By Akari Miki
Every time scientists develop and implement a new antibiotic, a strain of resistant bacteria appears immediately, countering doctors’ efforts to cure common infections. How resistance to antibiotics evolves rapidly has been largely unknown, but recent research by biophysicists at the Hebrew University of Jerusalem has been a large step toward solving this mystery. In their experiment, the researchers exposed bacterial populations to antibiotics in cycles until a resistant strain appeared, and they monitored the evolution of the bacteria throughout the process. In the beginning, they observed the quick emergence of bacteria that could survive the antibiotic by hibernating and suspending growth during the treatment. After dormancy, this group acquired mutations and underwent another round of purifying selection, which isolated those with alleles for antibiotic resistance. In addition to this experiment, the researchers used computer simulations to dissect the evolutionary mechanism and found that its key component could be the preliminary selection of hibernating bacteria—it seemed to accelerate the subsequent selection of resistant bacteria by a factor of twenty. This discovery could suggest that one way to improve antibiotics would be to target the dormant bacteria, delaying the later evolution of resistant ones.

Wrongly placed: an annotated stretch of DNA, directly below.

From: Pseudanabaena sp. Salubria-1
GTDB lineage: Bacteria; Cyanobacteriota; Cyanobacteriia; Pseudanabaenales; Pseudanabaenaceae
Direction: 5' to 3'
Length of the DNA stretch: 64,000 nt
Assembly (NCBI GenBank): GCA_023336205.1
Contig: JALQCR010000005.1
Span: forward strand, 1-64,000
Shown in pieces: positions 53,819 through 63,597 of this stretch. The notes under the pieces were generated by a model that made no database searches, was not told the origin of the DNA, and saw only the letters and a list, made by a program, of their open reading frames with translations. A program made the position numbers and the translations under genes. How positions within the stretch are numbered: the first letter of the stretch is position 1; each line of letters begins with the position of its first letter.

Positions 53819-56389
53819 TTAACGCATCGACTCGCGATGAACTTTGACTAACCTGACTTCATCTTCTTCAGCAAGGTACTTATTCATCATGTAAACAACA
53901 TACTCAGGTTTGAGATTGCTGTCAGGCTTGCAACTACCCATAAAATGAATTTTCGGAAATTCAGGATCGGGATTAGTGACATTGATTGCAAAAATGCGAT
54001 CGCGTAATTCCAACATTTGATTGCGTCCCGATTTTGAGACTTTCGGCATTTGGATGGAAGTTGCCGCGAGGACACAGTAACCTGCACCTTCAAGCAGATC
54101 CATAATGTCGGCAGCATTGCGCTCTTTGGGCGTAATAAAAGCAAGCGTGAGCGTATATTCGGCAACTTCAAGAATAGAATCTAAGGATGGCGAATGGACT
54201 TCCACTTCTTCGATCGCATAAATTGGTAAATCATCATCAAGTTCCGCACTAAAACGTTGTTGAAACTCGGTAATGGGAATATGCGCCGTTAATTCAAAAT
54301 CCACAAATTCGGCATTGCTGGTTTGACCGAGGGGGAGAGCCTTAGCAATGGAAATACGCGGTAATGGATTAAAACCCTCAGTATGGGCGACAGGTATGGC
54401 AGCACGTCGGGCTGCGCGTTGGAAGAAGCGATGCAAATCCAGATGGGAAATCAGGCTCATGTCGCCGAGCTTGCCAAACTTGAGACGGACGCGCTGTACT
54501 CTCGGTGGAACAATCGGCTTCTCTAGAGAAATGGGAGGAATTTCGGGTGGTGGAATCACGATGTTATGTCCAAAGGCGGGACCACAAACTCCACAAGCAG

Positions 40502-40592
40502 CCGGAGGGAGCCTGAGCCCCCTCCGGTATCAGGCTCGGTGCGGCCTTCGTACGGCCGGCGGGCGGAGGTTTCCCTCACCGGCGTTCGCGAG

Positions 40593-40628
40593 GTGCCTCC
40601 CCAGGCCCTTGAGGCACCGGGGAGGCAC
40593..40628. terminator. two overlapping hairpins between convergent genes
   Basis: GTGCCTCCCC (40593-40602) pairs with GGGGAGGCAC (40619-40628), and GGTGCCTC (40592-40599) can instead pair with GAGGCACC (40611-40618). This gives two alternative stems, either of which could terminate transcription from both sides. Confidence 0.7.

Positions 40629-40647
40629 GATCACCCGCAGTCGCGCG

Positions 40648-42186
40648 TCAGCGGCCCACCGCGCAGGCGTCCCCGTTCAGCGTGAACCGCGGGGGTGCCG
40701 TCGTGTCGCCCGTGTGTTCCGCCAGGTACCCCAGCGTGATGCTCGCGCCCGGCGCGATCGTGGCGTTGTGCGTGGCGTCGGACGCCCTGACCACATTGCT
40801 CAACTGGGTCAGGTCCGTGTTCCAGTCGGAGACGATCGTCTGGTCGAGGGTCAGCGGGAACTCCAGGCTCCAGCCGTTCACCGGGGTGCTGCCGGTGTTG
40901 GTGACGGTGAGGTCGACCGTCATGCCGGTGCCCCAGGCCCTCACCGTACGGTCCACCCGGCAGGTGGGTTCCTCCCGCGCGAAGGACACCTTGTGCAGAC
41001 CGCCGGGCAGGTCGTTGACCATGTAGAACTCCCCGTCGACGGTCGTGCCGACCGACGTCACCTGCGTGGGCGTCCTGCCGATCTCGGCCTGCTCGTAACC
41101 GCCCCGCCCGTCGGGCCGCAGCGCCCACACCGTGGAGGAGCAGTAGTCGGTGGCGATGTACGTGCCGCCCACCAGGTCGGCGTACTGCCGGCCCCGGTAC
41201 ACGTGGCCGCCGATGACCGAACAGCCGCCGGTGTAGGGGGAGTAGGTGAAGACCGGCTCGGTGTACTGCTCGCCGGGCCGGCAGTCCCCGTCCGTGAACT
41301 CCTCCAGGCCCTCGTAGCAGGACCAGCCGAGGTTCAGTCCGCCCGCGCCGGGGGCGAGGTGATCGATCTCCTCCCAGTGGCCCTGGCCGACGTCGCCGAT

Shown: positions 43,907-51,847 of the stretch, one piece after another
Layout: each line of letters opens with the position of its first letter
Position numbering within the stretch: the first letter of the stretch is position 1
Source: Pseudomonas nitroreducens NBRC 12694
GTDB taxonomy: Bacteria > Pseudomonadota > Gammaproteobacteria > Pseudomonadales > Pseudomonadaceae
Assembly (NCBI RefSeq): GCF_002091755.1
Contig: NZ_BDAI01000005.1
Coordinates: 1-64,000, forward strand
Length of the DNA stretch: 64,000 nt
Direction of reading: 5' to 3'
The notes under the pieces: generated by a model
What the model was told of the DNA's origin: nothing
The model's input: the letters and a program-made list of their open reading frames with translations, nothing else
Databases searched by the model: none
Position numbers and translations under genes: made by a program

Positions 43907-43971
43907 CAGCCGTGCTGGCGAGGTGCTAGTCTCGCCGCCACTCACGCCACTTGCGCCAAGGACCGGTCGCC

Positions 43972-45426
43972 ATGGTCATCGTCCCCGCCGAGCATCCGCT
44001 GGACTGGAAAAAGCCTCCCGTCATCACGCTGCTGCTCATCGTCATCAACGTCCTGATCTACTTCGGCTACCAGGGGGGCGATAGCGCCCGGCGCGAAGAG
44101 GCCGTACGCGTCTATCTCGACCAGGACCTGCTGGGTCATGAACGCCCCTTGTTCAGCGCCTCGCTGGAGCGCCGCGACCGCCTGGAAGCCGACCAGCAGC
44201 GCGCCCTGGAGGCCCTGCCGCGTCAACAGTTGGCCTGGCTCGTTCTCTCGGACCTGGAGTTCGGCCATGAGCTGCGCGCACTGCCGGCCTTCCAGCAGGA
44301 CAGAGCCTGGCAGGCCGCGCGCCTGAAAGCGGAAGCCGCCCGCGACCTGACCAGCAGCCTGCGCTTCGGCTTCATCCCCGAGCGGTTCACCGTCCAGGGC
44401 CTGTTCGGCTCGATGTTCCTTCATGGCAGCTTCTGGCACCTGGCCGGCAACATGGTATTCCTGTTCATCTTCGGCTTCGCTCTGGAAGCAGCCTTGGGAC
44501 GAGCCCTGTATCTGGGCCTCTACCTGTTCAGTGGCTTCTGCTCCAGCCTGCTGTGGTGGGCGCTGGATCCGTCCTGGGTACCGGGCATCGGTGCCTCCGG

The Hebrew University of Jerusalem. "Bacteria 'sleep', then rapidly evolve, to survive antibiotic treatments: Biophysicists use quantitative approaches from physics to understand biology." ScienceDaily. ScienceDaily, 9 February 2017. <www.sciencedaily.com/releases/2017/02/170209142558.htm>.